While it may be true that most authors do not possess technical skills, it’s also true that neither do agents. There are sad and ample examples of truly horrific results.

  2. Lots of great points here, Kassia.

    No doubt, the power is shifting to authors and their agents.

    I think the “agent-publisher” label is limiting, though.

    It might be useful to separate out the agents who are providing publishing services from the agents who are creating publishers (both have an important role in the future of publishing, and both are very different).

    Most of the agents we’re working with at Smashwords are opting to act as service provider rather than publisher.

    They’re developing e-publishing practices that opens up new opportunities for their clients, but the agent doesn’t necessary become the publisher. In fact, most make it very clear that they’re merely facilitating the digital publishing by providing formatting, cover design, distribution and marketing services, but they are not the publisher. They consider the author as the publisher.

    In such cases where the agent’s investing their own effort on spec, there’s no conflict of interest. One could argue that a true conflict of interest might occur if an agent encouraged their client to accept a low ball advance on the basis of bird in hand, rather than taking a risk with the author to publish independently. Good agents have always taken risks on behalf of their clients, so kudos to those who take the risk to join the author on an indie adventure.

    I see multiple opportunities for agents to help their clients:

    1. Exploit the backlist – Agents can facilitate the rights-reversion, assert and claw back the rights when in question, and then assist the re-release of the books as ebooks. As you noted, this is probably the biggest opportunity, especially for agencies that have been in business more than 10 years.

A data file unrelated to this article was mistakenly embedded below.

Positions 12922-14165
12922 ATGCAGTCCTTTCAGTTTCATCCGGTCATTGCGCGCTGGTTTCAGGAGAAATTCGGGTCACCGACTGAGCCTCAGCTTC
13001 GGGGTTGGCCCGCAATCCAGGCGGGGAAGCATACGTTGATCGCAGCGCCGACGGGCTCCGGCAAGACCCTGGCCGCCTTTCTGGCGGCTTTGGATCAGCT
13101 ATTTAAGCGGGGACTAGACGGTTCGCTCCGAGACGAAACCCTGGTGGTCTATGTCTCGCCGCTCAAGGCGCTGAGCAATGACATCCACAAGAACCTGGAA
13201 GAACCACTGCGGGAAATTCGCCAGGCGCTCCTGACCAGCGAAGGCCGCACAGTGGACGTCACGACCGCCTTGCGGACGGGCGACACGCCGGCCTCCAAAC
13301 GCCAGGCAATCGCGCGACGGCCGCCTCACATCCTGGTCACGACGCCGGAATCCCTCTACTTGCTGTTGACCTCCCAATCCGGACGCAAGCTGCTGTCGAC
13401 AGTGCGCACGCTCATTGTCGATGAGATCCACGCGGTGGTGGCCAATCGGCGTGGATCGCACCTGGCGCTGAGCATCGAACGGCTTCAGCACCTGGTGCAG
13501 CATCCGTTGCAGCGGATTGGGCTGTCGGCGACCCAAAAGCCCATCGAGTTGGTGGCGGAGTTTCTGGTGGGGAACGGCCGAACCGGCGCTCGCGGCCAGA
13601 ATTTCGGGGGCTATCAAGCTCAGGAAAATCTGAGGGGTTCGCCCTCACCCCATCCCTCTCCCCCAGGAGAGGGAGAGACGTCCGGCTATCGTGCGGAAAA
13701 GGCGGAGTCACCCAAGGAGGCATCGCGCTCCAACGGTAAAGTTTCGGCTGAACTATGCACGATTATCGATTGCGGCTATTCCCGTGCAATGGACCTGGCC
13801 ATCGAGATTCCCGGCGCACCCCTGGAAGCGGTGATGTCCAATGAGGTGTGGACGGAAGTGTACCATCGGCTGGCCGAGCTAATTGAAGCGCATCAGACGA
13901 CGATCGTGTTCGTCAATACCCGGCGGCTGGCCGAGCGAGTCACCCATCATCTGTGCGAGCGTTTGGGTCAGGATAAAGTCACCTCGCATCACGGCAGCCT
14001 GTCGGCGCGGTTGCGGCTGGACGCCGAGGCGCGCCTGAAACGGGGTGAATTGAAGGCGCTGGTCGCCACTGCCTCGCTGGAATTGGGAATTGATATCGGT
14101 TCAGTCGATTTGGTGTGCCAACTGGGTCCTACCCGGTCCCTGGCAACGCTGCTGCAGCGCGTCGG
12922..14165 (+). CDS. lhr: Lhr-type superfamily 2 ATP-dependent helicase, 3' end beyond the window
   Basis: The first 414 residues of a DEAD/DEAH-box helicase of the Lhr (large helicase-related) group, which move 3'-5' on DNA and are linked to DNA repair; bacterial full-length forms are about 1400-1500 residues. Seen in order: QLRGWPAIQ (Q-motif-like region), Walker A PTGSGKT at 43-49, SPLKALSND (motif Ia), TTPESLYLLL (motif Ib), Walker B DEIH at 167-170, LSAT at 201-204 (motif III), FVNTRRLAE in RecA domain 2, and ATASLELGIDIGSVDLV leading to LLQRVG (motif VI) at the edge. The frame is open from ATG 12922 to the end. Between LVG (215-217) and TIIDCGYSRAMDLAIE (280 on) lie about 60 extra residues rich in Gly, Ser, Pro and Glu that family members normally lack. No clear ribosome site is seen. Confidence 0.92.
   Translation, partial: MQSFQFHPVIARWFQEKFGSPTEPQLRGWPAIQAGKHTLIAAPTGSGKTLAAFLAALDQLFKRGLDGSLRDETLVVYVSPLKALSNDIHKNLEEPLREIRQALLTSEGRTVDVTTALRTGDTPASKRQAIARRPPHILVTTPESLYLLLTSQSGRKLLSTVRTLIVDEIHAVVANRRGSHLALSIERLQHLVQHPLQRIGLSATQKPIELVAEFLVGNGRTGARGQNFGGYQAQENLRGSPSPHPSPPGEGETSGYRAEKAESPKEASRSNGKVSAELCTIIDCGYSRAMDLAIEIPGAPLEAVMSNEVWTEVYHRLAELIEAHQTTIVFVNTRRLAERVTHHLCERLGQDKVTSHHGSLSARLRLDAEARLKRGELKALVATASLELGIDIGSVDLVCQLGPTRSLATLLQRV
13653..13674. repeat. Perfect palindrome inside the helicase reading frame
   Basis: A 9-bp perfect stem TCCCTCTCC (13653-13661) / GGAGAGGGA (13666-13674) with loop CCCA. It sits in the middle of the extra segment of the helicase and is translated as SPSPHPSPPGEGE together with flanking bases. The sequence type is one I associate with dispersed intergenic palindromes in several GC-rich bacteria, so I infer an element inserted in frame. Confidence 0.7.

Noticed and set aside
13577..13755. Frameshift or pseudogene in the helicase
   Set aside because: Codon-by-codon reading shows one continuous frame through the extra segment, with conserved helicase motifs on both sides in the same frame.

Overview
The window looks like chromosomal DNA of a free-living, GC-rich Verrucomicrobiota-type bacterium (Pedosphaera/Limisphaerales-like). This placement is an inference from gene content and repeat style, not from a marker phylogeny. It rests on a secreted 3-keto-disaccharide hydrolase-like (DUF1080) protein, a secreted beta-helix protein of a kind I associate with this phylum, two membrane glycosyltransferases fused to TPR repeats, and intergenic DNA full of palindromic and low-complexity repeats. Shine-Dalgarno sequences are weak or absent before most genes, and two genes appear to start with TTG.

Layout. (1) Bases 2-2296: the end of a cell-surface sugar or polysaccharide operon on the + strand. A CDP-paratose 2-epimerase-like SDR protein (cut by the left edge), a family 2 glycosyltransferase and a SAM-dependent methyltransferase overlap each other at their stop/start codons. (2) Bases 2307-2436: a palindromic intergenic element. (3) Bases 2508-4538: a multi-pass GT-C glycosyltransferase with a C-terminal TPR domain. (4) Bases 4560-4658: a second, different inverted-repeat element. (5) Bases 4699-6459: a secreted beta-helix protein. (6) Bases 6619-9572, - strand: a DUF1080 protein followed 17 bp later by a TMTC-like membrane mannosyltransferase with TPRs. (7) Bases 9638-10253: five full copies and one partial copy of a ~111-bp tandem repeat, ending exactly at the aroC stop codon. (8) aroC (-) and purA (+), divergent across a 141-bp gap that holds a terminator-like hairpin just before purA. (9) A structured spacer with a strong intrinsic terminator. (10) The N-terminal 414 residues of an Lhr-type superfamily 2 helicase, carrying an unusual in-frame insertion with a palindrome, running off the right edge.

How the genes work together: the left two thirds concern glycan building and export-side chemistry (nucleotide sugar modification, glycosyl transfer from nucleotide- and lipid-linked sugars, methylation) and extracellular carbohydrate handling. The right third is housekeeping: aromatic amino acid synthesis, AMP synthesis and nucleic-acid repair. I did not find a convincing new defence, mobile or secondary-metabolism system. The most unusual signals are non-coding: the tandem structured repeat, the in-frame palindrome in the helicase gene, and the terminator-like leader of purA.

2. First releases of unsold works – If publishers say no and refuse to acquire a work the author and agent believe in, or if the publisher offers an insufficient advance or package, the author and agent now have the freedom to get the works out now.

    3. Negotiating leverage – If an author already has a strong platform, and the publisher’s advance and package are insufficient, the indie ebook option gives the agent more negotiating leverage either to up the advance or up the royalty rate.

    4. Time-sensitive releases – Some projects simply can’t wait 12-18 months for release, so the indie ebook option enables instant publishing

    5. Interstitials – Authors, working with their agents and in consultation with their publishers, can release shorter works, or works not feasible for traditional publication, as indie ebooks in between or in concert with major traditional releases. In this case, if orchestrated properly, the indie and traditional efforts can catalyze one another, help reach new readers and build the author’s platform.

    If anyone’s interested for more on this, I’ve got an online presentation titled, The Literary Agent’s Indie Ebook Roadmap here – http://blog.smashwords.com/2011/08/literary-agents-indie-ebook-roadmap.html – where I examine how agents can leverage indie ebooks for their authors’ benefit.

  3. If publishers valued backlist they’d be selling it. I sell more of my Area 51 titles in eBook in one day than Random House could in six months. They just threw it out there hoping to make a little change. I put it out there making my living. I had an editor tell me: We can barely promote our frontlist, never mind our backlist.
    Big mistake.